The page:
Eventide 2016 Stereo Room Reverb Native Plug In
Now the legendary, widely used Eventide SP2016 reverb processor is now available for Pro Tools AAX, VST, and AU! The Eventide 2016 Stereo Room Reverb Native Plug In brings that natural, distinctive reverb of the SP2016 that has been used on countless recordings over the years into a plugin that any producer or musician can use to achieve professional reverb sounds. If you want natural sounding room reverbs on your recordings, the Eventide 2016 plug in is the answer!
Eventide 2016 Stereo Room Reverb Native Plug In Features
Creating a reverb algorithm is part art and part science
- Natural and distinctive; unique sound
- Simple, intuitive parametric controls
- Complex early reflections
- Smooth decay tail
- Novel Position control for precise room placement
- Decay control sets the reverb time
- Predelay adds a delay before the reverb
- Diffusion alters the character of the space
- EQ block: corner frequency and gain controls
- Input gain control for precise level matching
- Kill button for quick effect audition
- *You MUST have an iLok 2 to run this Plug-in
The science bit of a reverb effect is all about the naturalness of the sound - whether the simulation convincingly conveys the feel of a real room.
Some digital reverbs don't have the horsepower to run a sufficiently complex program to achieve naturalness. Without enough processing power the effect will suffer from low echo density or unnatural density growth with time or comb filter effects, etc. As Einstein is alleged to have said ‘things should be as simple as possible, but no simpler.’ This principle certainly applies to reverb algorithms.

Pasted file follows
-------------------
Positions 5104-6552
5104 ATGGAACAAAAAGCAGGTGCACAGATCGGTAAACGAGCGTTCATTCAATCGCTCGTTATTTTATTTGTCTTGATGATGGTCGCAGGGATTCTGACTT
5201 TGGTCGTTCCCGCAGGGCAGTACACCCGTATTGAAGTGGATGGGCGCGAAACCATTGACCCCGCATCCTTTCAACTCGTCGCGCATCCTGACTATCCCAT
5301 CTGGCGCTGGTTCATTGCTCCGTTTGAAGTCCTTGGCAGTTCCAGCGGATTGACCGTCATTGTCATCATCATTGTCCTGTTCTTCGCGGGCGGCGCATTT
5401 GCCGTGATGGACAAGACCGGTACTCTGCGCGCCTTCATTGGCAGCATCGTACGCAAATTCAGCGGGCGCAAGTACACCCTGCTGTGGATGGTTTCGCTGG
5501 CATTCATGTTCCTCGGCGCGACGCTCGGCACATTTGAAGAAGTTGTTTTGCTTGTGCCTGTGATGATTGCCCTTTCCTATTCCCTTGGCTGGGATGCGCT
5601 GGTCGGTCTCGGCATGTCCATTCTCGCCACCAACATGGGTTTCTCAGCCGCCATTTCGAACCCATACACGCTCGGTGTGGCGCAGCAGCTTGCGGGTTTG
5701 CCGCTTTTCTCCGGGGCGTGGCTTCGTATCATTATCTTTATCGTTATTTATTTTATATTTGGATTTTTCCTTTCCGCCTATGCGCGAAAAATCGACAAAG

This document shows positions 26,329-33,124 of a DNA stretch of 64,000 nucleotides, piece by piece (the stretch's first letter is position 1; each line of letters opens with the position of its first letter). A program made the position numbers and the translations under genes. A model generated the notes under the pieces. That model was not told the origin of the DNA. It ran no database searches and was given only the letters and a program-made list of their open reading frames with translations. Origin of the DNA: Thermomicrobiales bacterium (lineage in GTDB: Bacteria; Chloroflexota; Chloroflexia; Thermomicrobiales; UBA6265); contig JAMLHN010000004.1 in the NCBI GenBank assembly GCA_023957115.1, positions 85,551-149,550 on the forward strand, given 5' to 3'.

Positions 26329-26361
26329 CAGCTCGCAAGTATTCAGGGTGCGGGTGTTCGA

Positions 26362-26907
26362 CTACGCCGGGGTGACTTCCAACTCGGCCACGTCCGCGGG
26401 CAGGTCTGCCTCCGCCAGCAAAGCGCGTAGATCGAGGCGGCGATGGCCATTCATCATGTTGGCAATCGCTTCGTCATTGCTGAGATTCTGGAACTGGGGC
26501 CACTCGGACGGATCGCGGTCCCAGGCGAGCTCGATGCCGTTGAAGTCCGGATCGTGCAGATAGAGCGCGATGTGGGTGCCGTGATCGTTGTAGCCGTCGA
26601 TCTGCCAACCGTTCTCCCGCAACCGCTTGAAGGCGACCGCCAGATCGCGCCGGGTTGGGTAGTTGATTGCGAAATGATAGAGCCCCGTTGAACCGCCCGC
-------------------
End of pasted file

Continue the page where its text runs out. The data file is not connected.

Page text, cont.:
The art of reverb algorithm design begins with simulating a room that actually sounds good. Needless to say, rooms exist in the real world that sound awful. The structure of the reverb algorithm combined with the choices of delay lengths, interconnects, filter placement, early reflections, etc. all contribute to the overall sound. The final element of the art of reverb design is the designer's choice of the ways in which, and the extent to which, the artist/engineer/producer is permitted to modify the effect. What are the parameters and what do they do?
The degrees of freedom available to the designer guaranty that no two (sufficiently complex) reverb algorithms will sound the same. Each will be unique. There are a number of popular digital reverberators for good reason. Each has a distinctive sound, each has a particular set of possibilities. The Eventide SP2016 reverbs have attracted a loyal user base because of a particular blend of art and science. They sound natural. They sound distinctive. And, although they allow the user to vary the effect dramatically, the controls can't be set in such a way as to create an unnatural sounding effect - this is a good thing.
The algorithms of the Eventide 2016 stereo room reverb plug in naturally simulate every aspect of the sound of a real enclosure - from the complex early reflections, to the natural way in which the echo density increases with time, to the smooth Gaussian decay of the reverb tail. A powerful simulation that lends itself to parametric control - a good thing indeed.